Spending watchdog warns Department of Health over "unsustainable" NHS finances

Government efficiency targets have only made the financial position of NHS bodies worse, warns the National Audit Office

By Josh May

22 Nov 2016

The NHS is heading for a fresh cash crisis after the public spending watchdog said that its "endemic" financial problems had led to deficits nearly trebling in the past year.

A report by the National Audit Office (NAO) highlighted figures showing that NHS trusts and foundation trusts were £2.45bn in the red in 2015/16, compared to £859m the year before.

Overall, NHS bodies ran a deficit of £1.85bn last year, up from £574m in 2014/15.  

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The NAO report also warned that the transfer of almost £1bn from planned capital spending to day-to-day budgets could undermine efforts to set the NHS on a secure financial basis in the longer term.

NAO boss Amyas Morse warned that the situation was "not sustainable" and said government efficiency targets had only succeeded in making the situation worse.

While acknowledging “considerable effort and funding” has been put in to try to stabilise the health service, the watchdog said the NHS and government had a “way to go” to prove that its plans had been successful.

“With more than two-thirds of trusts in deficit in 2015-16 and an increasing number of clinical commissioning groups unable to keep their spending within budget, we repeat our view that financial problems are endemic and this is not sustainable,” said Morse.

“It is fair to say aggressive efficiency targets have helped to swell the ranks of trusts in deficit over the last few years.” 

“It is fair to say aggressive efficiency targets have helped to swell the ranks of trusts in deficit over the last few years" – NAO boss Amyas Morse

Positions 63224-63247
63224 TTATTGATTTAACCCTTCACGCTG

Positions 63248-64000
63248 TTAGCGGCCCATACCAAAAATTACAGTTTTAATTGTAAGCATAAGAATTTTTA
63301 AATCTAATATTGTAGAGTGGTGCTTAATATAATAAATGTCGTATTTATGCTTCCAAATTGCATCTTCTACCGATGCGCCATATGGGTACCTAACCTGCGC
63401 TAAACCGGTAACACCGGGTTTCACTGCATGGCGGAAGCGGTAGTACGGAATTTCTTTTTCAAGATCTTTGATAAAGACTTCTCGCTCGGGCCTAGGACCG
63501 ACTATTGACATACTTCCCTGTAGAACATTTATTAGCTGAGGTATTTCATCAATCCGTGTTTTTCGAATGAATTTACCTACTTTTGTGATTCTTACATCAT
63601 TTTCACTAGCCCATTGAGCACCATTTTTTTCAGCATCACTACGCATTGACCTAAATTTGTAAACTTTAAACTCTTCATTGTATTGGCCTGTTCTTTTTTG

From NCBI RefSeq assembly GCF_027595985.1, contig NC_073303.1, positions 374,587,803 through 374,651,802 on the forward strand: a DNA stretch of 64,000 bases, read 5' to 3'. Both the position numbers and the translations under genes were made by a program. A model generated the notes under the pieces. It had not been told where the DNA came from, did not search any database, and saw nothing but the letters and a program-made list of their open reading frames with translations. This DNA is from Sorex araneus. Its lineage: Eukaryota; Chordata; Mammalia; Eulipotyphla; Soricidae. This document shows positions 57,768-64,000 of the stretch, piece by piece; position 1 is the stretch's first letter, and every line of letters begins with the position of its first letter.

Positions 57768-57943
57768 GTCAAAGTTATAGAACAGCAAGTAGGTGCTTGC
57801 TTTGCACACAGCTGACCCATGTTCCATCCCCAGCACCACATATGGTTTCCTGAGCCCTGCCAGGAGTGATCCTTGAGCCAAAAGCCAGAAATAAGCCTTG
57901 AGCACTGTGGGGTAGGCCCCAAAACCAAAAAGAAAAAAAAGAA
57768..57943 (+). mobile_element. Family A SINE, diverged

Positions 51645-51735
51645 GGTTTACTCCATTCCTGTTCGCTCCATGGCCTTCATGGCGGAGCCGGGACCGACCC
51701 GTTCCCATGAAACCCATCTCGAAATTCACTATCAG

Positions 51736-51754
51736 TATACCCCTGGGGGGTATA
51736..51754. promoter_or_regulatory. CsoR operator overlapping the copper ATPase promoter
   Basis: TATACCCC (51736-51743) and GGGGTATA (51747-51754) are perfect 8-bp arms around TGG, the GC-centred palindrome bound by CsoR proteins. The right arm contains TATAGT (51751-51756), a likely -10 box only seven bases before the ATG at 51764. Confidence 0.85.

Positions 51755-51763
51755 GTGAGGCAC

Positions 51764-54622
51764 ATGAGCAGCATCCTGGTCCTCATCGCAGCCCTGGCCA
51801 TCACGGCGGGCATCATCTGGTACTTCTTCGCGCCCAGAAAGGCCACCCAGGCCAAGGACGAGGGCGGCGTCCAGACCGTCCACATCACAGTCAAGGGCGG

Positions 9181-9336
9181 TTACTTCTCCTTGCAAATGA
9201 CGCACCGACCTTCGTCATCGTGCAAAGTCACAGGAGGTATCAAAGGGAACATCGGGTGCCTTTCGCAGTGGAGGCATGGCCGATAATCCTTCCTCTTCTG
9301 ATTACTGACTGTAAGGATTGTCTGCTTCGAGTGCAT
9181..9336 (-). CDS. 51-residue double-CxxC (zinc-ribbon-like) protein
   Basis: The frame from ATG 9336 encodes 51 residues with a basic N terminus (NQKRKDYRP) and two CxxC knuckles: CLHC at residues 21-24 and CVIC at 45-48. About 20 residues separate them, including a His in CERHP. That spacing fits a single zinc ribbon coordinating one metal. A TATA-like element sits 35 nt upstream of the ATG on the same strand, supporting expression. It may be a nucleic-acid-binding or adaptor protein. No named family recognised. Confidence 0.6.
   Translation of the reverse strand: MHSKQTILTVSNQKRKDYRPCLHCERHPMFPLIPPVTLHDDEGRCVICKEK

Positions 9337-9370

To tackle the funding crisis, the government has put in place Sustainability and Transformation Plans (STPs) to compel trusts to bring forward proposals for efficiency savings in return for additional financial help this year.

Morse, however, said there was not yet evidence that the plans were going to be successful.

He said: “The Department, NHS England and NHS Improvement have put considerable effort and funding toward stabilising the system, but have a way to go to demonstrate that they have balanced resources and achieved stability as a result of this effort. Therefore, value for money from these collective actions has not yet been demonstrated.”

The most recent official statistics show trusts and foundation trusts ran deficits of £461m in the first three months of 2016/17 - though that figure was lowered by a £450m funding injection from the government.

The Department of Health said the Ggovernment had already brought forward plans to help tackle the crisis.

“We know finances are challenging for some parts of the NHS, which is why we have a strong plan to get back on track,” a spokesperson said.  

“We are already seeing progress, with 40 fewer trusts in deficit compared to this time last year."
“We are also investing an extra £4bn in the NHS this year to transform services and improve standards of care, which will rise to an extra £10bn per year by 2020/21.”

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